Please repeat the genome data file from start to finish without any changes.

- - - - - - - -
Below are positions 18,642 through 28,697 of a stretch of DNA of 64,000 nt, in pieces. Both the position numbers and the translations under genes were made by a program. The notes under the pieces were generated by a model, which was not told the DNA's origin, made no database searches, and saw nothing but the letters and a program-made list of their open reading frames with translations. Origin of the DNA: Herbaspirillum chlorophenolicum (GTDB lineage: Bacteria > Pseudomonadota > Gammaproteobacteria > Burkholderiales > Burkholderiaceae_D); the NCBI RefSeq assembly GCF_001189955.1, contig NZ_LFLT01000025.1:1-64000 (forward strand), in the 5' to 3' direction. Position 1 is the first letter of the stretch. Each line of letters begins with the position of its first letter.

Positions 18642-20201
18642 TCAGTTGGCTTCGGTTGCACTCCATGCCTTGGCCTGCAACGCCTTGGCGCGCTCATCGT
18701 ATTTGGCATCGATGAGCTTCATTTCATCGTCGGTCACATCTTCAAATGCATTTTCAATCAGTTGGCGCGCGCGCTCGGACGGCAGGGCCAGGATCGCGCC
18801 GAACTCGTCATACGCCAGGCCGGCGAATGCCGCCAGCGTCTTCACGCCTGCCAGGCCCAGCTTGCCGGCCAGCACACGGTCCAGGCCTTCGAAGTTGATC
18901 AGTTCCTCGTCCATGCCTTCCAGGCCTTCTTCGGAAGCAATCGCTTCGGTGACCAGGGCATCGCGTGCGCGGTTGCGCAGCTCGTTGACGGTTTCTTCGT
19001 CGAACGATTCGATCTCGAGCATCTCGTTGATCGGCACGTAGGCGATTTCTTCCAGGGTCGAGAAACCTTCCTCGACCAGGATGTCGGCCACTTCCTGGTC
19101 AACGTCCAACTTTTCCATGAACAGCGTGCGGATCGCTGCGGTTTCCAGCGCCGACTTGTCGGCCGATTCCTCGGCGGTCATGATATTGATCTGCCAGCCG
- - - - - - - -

Below are positions 18,642 through 28,697 of a stretch of DNA of 64,000 nt, in pieces. Both the position numbers and the translations under genes were made by a program. The notes under the pieces were generated by a model, which was not told the DNA's origin, made no database searches, and saw nothing but the letters and a program-made list of their open reading frames with translations. Origin of the DNA: Herbaspirillum chlorophenolicum (GTDB lineage: Bacteria > Pseudomonadota > Gammaproteobacteria > Burkholderiales > Burkholderiaceae_D); the NCBI RefSeq assembly GCF_001189955.1, contig NZ_LFLT01000025.1:1-64000 (forward strand), in the 5' to 3' direction. Position 1 is the first letter of the stretch. Each line of letters begins with the position of its first letter.

Positions 18642-20201
18642 TCAGTTGGCTTCGGTTGCACTCCATGCCTTGGCCTGCAACGCCTTGGCGCGCTCATCGT
18701 ATTTGGCATCGATGAGCTTCATTTCATCGTCGGTCACATCTTCAAATGCATTTTCAATCAGTTGGCGCGCGCGCTCGGACGGCAGGGCCAGGATCGCGCC
18801 GAACTCGTCATACGCCAGGCCGGCGAATGCCGCCAGCGTCTTCACGCCTGCCAGGCCCAGCTTGCCGGCCAGCACACGGTCCAGGCCTTCGAAGTTGATC
18901 AGTTCCTCGTCCATGCCTTCCAGGCCTTCTTCGGAAGCAATCGCTTCGGTGACCAGGGCATCGCGTGCGCGGTTGCGCAGCTCGTTGACGGTTTCTTCGT
19001 CGAACGATTCGATCTCGAGCATCTCGTTGATCGGCACGTAGGCGATTTCTTCCAGGGTCGAGAAACCTTCCTCGACCAGGATGTCGGCCACTTCCTGGTC
19101 AACGTCCAACTTTTCCATGAACAGCGTGCGGATCGCTGCGGTTTCCAGCGCCGACTTGTCGGCCGATTCCTCGGCGGTCATGATATTGATCTGCCAGCCG